Avogadro’s law definition and explanation
Avogadro’s law definition and explanation is listed below :
Avogadro’s law states that equal volumes of different gases, under the same conditions of temperature and pressure, contain the same number of molecules.
Avogadro’s law is included in a more general law: the law of “ideal gases” which reads as follows:
The amount of gas matter (or “number of moles”) is
-proportional to the volume of gas.
-proportional to the gas pressure.
– inversely proportional to the temperature.
But it is independent of the nature of the gas.
We thus obtain:
n = PV / RT
SI units: n (mol), P (Pa), V (m3), T (K)
R is the constant of ideal gases independent of the nature of the gas
R = 8.31J.K -1 · mol -1
A gas is considered “perfect” if it strictly follows the previous law. A gas is never “perfect” but it is all the closer to this model the further it is from the liquefaction conditions.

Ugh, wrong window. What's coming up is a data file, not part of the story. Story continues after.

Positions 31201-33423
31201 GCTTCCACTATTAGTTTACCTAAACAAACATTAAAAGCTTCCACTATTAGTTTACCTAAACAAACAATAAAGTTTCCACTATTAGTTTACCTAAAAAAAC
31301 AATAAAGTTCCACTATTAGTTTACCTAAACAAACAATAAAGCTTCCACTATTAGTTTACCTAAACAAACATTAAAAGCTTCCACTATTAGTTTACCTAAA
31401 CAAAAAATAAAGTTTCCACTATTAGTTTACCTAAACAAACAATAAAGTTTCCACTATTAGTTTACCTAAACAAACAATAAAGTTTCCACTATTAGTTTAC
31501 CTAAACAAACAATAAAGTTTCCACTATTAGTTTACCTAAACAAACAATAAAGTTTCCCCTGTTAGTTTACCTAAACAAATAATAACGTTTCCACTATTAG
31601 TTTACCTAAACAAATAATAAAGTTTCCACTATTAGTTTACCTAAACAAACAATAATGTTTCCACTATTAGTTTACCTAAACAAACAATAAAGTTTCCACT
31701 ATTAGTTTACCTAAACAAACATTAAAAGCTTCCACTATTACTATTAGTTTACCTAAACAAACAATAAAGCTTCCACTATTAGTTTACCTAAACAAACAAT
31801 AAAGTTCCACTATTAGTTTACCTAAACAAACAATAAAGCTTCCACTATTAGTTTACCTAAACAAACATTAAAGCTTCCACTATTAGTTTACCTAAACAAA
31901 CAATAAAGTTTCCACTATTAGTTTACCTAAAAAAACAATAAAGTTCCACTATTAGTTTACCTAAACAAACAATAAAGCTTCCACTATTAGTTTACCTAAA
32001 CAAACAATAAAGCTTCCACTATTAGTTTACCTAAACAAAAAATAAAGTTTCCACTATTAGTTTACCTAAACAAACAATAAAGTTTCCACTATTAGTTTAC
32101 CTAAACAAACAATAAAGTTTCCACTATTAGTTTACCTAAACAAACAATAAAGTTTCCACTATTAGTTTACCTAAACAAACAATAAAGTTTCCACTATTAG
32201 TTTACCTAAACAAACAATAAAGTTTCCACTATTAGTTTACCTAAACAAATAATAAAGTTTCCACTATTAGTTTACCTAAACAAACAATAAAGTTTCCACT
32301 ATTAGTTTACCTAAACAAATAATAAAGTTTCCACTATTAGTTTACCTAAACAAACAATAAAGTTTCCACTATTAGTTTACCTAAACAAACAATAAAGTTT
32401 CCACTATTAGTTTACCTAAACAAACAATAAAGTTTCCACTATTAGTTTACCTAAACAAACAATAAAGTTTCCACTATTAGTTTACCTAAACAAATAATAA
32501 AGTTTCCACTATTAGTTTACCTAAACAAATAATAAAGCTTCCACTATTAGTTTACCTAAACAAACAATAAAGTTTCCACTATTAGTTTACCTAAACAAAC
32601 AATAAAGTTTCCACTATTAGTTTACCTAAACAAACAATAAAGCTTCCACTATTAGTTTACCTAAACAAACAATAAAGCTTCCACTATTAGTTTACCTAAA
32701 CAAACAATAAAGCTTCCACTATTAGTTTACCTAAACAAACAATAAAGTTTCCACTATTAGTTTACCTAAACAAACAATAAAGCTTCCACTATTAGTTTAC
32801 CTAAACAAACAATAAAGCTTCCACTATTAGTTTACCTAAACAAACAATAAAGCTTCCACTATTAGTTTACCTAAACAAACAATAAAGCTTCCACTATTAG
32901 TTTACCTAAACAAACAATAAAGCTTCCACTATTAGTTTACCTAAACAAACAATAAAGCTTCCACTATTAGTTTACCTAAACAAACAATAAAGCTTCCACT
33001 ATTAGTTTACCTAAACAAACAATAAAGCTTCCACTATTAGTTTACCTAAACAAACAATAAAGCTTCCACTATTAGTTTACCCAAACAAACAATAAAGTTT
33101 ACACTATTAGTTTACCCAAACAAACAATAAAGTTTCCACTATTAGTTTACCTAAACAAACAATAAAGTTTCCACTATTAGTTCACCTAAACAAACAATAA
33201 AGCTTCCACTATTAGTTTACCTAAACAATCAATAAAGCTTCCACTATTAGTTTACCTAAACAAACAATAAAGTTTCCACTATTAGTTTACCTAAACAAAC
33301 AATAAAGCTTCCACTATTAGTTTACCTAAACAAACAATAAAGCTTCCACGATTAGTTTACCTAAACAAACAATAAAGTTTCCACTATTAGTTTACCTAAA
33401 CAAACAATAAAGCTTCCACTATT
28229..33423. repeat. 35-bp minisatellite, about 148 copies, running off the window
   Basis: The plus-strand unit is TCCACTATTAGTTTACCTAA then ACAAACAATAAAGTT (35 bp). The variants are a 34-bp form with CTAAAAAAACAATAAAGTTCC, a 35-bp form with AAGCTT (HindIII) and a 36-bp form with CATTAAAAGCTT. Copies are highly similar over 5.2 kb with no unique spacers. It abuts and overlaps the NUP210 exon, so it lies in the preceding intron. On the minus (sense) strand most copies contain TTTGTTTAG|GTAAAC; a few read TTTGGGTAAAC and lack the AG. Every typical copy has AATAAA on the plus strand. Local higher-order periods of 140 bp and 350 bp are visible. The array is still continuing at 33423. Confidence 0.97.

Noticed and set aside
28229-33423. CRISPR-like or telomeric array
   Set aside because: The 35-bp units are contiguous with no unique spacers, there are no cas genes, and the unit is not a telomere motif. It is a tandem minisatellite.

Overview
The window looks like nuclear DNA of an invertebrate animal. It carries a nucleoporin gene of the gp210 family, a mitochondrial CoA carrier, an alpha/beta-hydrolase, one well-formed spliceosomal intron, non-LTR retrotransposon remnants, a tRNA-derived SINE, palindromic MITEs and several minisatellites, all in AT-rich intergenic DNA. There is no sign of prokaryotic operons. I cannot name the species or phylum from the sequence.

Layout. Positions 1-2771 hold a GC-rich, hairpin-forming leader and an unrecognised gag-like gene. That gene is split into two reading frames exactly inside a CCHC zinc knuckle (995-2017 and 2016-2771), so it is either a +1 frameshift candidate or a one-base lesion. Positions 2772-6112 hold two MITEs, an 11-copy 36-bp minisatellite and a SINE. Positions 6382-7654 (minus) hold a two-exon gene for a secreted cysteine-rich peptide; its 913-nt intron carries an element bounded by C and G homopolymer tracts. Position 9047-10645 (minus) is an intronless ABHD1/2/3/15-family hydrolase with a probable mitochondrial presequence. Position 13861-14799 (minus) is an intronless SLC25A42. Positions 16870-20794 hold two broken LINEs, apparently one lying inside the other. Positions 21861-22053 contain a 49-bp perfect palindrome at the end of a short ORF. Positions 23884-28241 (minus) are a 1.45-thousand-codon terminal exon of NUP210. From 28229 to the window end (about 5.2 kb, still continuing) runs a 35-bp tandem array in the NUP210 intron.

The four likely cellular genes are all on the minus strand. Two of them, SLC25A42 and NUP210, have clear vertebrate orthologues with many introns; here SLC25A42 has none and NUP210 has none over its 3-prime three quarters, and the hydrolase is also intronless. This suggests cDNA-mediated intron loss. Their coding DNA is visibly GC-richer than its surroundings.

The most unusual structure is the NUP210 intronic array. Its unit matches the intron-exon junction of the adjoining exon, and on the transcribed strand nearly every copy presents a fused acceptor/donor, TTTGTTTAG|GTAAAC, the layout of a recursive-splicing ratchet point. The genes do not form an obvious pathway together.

One mole occupies approximately a volume of 22.4 liters at normal temperature and pressure conditions (CNTP), which corresponds to a pressure of 1 atmosphere or 1013 h Pa (hectopascal) and a temperature of 0 ° C.
Under the usual conditions of temperature and pressure (in the laboratory for example)), one mole of gas occupies approximately 24.0 liters, the pressure is at 1 bar and the temperature at approximately 20 ° C.
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